## Rudin: Ch. 3 #8

Problem Statement: If $\sum a_n$ converges and $\{b_n\}$ is monotonic and bounded, prove that $\sum a_nb_n$ converges.

Proof: Since we are given that $\{b_n\}$ is bounded and monotonic we know there exists some $B\in\mathbb{R}$ such that $b_n\rightarrow B$. Let $\varepsilon>0$, then there exists some $N_1\in\mathbb{N}$ such that $\left|b-n-B\right|<\varepsilon$ for every $n>N_1$. Note that this implies that for $n>N_1$ it follows that $b_n<\varepsilon+B$.

Furthermore, since $\sum a_n$ converges there exists some $N_2\in\mathbb{N}$ such that $\left|\sum\limits_{n=k}^{m}a_n\right|<\dfrac{\varepsilon}{\left|\varepsilon+B\right|}$ whenever $k,m>N_2$.

Define $N=max\{N_1,N_2\}$ and consider $k,m>N$. Then it follows that

$\left|\sum\limits_{n=k}^{m}a_nb_n\right|<\left|\sum\limits_{n=k}^{m}a_n(\varepsilon+B)\right|$

$=\left|\varepsilon+B\right|\left|\sum\limits_{n=k}^{m}a_n\right|$

$<\left|\varepsilon+B\right|\dfrac{\varepsilon}{\left|\varepsilon+B\right|}=\varepsilon$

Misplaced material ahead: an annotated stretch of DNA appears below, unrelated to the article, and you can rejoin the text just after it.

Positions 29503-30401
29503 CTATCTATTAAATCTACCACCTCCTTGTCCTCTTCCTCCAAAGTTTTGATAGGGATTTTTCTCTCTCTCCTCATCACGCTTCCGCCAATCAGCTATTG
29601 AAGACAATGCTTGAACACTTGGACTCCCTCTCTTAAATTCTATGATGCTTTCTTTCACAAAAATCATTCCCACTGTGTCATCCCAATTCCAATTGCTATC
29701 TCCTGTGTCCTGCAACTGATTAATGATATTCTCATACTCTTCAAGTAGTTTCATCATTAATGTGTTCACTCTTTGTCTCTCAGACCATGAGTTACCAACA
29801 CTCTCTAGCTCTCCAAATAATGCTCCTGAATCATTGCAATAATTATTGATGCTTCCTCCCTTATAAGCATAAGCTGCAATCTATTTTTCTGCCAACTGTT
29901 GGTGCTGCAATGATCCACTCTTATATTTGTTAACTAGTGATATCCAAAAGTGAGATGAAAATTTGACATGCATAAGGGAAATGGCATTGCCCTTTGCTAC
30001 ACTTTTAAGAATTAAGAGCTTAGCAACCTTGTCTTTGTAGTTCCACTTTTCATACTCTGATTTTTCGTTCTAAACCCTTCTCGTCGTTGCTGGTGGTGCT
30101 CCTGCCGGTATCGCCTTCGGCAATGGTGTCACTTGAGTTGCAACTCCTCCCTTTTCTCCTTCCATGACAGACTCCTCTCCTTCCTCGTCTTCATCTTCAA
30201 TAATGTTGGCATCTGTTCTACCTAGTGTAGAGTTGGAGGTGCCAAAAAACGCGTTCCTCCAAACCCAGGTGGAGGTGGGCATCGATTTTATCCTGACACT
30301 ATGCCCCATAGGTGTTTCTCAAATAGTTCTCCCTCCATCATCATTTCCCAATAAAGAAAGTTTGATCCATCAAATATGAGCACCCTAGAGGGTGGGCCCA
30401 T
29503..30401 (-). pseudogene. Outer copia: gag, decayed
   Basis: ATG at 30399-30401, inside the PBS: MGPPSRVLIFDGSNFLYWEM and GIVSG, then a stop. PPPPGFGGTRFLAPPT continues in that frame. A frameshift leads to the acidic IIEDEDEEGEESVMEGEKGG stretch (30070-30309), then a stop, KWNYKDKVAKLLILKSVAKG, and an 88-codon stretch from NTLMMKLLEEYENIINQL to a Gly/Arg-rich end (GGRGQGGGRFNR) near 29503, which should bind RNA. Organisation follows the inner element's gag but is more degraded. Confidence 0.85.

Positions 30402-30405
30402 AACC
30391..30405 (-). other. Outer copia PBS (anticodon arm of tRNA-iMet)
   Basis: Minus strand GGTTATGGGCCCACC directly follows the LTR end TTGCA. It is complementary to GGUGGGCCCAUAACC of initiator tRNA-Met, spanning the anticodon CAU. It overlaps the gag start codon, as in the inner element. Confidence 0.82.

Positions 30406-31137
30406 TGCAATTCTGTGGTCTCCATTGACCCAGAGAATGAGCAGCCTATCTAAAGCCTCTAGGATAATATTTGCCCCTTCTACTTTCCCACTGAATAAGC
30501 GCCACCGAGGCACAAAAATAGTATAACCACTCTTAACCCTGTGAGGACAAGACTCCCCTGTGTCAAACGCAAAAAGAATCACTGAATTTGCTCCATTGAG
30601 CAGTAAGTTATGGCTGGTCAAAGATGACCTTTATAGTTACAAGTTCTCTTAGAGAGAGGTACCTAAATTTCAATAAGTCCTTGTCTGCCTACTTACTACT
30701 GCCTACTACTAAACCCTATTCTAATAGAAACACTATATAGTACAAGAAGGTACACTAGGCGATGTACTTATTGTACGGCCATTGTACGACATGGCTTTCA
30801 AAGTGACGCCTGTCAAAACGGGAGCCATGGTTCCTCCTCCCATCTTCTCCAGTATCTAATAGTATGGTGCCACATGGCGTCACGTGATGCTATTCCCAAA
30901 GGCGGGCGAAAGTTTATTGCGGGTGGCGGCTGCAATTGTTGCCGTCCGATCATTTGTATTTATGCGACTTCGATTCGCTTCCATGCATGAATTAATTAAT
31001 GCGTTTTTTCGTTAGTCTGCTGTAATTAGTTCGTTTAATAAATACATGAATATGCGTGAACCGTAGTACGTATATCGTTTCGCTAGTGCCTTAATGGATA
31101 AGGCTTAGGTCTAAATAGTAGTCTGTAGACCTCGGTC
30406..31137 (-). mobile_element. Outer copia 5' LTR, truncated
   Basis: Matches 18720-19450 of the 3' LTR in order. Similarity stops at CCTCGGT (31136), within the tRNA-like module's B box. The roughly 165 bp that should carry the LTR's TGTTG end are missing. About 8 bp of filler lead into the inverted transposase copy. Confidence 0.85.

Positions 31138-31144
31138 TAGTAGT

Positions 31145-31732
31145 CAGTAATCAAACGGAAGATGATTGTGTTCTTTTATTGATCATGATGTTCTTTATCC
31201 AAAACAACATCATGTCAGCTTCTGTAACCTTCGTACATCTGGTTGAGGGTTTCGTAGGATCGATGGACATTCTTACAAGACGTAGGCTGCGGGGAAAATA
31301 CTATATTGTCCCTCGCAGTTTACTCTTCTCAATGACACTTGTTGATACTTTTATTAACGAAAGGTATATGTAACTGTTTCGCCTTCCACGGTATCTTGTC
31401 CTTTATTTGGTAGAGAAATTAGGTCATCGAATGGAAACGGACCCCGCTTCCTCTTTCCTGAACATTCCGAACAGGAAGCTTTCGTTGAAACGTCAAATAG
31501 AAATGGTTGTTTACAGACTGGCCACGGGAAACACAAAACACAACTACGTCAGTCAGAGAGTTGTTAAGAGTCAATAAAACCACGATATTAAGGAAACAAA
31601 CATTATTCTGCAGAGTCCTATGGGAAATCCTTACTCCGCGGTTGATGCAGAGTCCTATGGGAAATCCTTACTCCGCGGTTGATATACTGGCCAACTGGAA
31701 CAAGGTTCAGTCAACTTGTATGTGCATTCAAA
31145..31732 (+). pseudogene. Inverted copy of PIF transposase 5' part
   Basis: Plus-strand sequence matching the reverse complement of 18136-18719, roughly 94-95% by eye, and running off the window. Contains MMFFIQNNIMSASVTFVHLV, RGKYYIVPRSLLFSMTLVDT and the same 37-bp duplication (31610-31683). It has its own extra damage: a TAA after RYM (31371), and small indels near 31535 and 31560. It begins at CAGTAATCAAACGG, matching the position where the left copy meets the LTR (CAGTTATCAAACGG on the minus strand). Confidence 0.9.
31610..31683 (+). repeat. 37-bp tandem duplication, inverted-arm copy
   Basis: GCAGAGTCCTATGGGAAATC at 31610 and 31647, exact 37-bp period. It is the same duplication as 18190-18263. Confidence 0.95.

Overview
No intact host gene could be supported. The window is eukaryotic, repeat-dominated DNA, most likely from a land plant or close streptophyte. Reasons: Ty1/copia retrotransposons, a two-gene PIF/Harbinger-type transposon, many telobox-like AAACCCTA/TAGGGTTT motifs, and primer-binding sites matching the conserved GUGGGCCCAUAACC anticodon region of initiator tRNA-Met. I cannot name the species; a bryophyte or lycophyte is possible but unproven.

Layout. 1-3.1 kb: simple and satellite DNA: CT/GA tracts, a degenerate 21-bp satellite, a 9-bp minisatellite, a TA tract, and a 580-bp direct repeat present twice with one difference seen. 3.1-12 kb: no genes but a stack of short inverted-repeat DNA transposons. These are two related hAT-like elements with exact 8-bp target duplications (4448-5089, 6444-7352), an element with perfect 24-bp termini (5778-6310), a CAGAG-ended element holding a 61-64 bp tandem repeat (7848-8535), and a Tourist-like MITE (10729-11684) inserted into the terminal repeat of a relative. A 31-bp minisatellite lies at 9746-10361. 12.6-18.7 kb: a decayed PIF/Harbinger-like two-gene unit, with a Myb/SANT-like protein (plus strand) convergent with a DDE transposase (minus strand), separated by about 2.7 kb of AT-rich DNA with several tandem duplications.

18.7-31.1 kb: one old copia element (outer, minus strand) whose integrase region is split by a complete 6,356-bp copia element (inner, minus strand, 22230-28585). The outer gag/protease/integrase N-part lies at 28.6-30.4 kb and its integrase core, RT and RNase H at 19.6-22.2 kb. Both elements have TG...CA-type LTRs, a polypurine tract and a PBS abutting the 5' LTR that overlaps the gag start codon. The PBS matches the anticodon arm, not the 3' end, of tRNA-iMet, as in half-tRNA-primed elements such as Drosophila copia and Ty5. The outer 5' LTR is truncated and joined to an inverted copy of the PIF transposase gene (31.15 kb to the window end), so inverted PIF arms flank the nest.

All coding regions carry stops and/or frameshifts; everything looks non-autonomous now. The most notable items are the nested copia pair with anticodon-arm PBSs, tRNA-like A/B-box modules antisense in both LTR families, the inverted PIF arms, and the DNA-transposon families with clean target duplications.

Thus, $\sum a_nb_n$ is convergent.

$\Box$

Reflection: When I first attacked this question I tried looking at the partial sums alone, not using Cauchy, and I got to a point where my bound depended on which partial sum I was at. Bad news bears! So, I scratched that idea and considered a new approach. Once I started playing with Cauchy it sort of fell out on it’s own. The main idea with this problem is that you can take any  convergent series and multiply each term by a monotonic and bounded sequence and the resulting series will still be convergent. This is really handy because there are no restrictions about $a_n$ terms, i.e: they don’t all need to be positive.

What is really happening here is that the $b_n$ terms of the sequence can do funny things to the terms of the series, but they can only do strange and crazy things to finitely many terms of the series since eventually the $b_n$ terms must be within $\varepsilon$ of the limit $B$. Another key thing to note is that the value to which $\sum a_nb_n$ converges is not necessarily “nicely” related to $B$ and $\sum a_n$. That is, $\sum a_nb_n$ is not necessarily $B\sum a_n$.